Date of Award
Master of Arts (MA)
War and Society
This thesis examines the nature and impact of the Reagan administration’s self-described projection of “peace through strength.” It argues that Reagan’s defense spending surge, “Star Wars” (SDI) missile shield policy, and 1983 invasion of Grenada gave the president confidence and political cover that allowed him to withdraw U.S. Marines from Beirut in early 1984. Analysts and commentators focus on his muscular power projection like defense spending, SDI, and the invasion of Grenada, but in practice Reagan exercised a high level of restraint in troop deployment. These projections of power and the avoidance of protracted war in Lebanon gave Reagan further confidence and cover to pursue arms control negotiations with the Soviet Union, against the protestations of anti-Soviet hardliners.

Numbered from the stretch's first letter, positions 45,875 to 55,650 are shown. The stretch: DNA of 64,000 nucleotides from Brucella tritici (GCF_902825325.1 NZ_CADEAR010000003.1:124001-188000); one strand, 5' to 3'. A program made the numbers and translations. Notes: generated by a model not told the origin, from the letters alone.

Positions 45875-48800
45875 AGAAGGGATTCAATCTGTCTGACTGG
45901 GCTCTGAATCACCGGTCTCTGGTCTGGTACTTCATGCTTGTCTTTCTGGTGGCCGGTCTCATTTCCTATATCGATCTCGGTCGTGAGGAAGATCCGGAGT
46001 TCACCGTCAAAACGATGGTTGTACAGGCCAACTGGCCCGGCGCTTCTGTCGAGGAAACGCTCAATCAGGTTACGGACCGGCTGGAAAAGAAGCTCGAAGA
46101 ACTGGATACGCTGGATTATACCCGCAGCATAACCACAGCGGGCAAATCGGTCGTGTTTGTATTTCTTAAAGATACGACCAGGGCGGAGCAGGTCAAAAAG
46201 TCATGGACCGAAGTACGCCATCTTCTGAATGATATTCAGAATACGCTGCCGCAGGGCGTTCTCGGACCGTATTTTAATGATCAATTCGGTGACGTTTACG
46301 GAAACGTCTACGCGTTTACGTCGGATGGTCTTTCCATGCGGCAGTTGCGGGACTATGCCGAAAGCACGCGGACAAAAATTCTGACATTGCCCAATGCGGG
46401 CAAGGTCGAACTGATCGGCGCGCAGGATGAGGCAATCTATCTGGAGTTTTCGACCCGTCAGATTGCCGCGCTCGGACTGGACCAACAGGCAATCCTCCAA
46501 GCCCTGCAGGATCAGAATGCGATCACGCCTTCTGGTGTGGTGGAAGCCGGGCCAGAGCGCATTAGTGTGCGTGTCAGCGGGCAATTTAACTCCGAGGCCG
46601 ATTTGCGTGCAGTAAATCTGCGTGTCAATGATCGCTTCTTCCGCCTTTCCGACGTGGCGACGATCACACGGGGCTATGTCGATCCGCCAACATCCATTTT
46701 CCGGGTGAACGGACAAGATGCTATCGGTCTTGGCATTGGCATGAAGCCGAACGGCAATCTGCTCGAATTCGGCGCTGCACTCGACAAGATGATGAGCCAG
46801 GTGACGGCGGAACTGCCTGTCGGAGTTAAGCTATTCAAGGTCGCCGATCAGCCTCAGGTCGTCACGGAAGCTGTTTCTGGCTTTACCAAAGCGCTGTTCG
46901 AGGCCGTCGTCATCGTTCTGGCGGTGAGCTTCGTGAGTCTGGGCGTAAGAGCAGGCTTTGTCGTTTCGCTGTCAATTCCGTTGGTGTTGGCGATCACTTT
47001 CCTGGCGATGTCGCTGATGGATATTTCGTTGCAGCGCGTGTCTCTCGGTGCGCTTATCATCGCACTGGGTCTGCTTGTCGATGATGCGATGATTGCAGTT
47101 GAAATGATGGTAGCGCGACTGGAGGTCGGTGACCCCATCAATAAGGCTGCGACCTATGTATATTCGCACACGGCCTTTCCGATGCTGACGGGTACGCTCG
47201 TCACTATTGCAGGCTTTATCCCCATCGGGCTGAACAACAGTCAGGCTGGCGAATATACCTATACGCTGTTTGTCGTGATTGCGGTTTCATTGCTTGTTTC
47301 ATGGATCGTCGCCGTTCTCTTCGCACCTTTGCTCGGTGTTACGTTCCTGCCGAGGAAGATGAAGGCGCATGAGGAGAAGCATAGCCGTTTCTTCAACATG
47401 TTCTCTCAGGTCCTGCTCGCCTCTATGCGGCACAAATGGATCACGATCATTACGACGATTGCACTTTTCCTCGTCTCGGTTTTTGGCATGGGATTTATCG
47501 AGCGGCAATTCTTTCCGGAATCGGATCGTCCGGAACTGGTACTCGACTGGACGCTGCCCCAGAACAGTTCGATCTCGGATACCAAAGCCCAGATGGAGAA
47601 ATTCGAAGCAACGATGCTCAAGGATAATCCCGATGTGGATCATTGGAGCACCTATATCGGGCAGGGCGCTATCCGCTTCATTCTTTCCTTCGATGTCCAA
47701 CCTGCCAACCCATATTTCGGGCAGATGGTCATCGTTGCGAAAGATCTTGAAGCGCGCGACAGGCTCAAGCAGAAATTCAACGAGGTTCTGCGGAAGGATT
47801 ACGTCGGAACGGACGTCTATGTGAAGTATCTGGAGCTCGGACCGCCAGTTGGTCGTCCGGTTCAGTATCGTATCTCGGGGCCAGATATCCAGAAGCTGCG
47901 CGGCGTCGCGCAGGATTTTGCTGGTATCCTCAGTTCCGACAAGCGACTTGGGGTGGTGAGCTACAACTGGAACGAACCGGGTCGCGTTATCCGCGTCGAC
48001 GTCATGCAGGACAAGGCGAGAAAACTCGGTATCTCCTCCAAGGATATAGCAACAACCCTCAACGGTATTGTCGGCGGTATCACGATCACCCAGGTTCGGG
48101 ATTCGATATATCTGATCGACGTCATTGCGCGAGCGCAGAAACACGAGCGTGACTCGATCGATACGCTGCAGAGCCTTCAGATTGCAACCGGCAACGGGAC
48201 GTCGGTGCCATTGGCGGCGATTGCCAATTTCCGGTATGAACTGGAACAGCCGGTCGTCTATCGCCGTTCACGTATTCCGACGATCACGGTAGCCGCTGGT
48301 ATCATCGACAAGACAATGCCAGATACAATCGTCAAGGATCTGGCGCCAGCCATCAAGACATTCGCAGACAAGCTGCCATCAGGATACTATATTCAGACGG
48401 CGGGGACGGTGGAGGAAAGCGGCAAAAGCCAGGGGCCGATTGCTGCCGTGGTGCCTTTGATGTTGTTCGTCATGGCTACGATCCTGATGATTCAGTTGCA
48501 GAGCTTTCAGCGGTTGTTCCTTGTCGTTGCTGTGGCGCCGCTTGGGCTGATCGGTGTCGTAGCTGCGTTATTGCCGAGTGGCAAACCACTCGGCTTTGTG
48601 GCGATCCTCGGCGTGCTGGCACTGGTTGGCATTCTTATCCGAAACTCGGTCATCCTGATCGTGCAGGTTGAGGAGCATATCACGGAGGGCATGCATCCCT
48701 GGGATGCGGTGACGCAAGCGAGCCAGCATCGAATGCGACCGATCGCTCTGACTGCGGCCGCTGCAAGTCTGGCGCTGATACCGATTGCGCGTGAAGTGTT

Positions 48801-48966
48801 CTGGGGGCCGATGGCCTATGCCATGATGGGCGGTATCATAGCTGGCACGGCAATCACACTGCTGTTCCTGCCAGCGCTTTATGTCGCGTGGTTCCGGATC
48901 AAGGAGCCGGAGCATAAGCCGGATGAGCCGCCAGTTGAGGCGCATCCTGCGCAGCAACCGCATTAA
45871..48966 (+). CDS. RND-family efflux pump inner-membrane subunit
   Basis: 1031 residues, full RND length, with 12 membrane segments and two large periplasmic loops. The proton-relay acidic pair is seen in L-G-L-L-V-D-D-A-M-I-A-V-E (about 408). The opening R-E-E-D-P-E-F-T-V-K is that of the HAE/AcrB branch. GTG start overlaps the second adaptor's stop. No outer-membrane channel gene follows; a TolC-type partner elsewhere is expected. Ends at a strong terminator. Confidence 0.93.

Although Reagan supporters have credited the administration with either frightening or bankrupting the Soviets into disarmament, these policies—particularly his military restraint in Lebanon—did more to bring Reagan himself to the negotiation table. These power projection measures contributed to a “peace through strength” narrative embraced by much of Reagan’s domestic audience, allowing him to fend off accusations of Munich-style appeasement. While the defense spending surge helped give Reagan the confidence to ink an arms control agreement, the buildup created nonlinear consequences that will outlive arms control treaties.
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Kawecki, Mathew. The Ladle and the Knife: Power Projection and Force Deployment under Reagan. 2019. Chapman University, MA Thesis. Chapman University Digital Commons, https://doi.org/10.36837/chapman.000095